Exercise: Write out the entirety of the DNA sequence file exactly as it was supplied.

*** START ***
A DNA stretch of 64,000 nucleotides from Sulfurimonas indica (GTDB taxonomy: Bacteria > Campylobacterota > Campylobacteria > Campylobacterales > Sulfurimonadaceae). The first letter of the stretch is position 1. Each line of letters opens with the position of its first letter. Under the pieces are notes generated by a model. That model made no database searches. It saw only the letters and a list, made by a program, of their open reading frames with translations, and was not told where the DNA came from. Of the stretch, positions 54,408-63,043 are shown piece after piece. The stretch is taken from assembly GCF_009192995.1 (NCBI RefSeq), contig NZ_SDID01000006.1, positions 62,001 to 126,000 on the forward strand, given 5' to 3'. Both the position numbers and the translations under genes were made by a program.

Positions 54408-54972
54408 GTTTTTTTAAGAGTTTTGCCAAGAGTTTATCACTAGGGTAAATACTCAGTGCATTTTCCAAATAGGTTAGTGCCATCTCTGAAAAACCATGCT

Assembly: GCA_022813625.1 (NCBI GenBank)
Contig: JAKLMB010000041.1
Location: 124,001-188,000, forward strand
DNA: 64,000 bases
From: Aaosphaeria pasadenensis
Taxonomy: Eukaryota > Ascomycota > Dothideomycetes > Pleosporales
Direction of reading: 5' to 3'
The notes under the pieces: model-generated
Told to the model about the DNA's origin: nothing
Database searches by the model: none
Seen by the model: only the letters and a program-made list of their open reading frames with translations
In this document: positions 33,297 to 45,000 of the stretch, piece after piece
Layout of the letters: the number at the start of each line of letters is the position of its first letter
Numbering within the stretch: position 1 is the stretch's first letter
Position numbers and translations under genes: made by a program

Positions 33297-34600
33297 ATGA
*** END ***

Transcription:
A DNA stretch of 64,000 nucleotides from Sulfurimonas indica (GTDB taxonomy: Bacteria > Campylobacterota > Campylobacteria > Campylobacterales > Sulfurimonadaceae). The first letter of the stretch is position 1. Each line of letters opens with the position of its first letter. Under the pieces are notes generated by a model. That model made no database searches. It saw only the letters and a list, made by a program, of their open reading frames with translations, and was not told where the DNA came from. Of the stretch, positions 54,408-63,043 are shown piece after piece. The stretch is taken from assembly GCF_009192995.1 (NCBI RefSeq), contig NZ_SDID01000006.1, positions 62,001 to 126,000 on the forward strand, given 5' to 3'. Both the position numbers and the translations under genes were made by a program.

Positions 54408-54972
54408 GTTTTTTTAAGAGTTTTGCCAAGAGTTTATCACTAGGGTAAATACTCAGTGCATTTTCCAAATAGGTTAGTGCCATCTCTGAAAAACCATGCT

Assembly: GCA_022813625.1 (NCBI GenBank)
Contig: JAKLMB010000041.1
Location: 124,001-188,000, forward strand
DNA: 64,000 bases
From: Aaosphaeria pasadenensis
Taxonomy: Eukaryota > Ascomycota > Dothideomycetes > Pleosporales
Direction of reading: 5' to 3'
The notes under the pieces: model-generated
Told to the model about the DNA's origin: nothing
Database searches by the model: none
Seen by the model: only the letters and a program-made list of their open reading frames with translations
In this document: positions 33,297 to 45,000 of the stretch, piece after piece
Layout of the letters: the number at the start of each line of letters is the position of its first letter
Numbering within the stretch: position 1 is the stretch's first letter
Position numbers and translations under genes: made by a program

Positions 33297-34600
33297 ATGA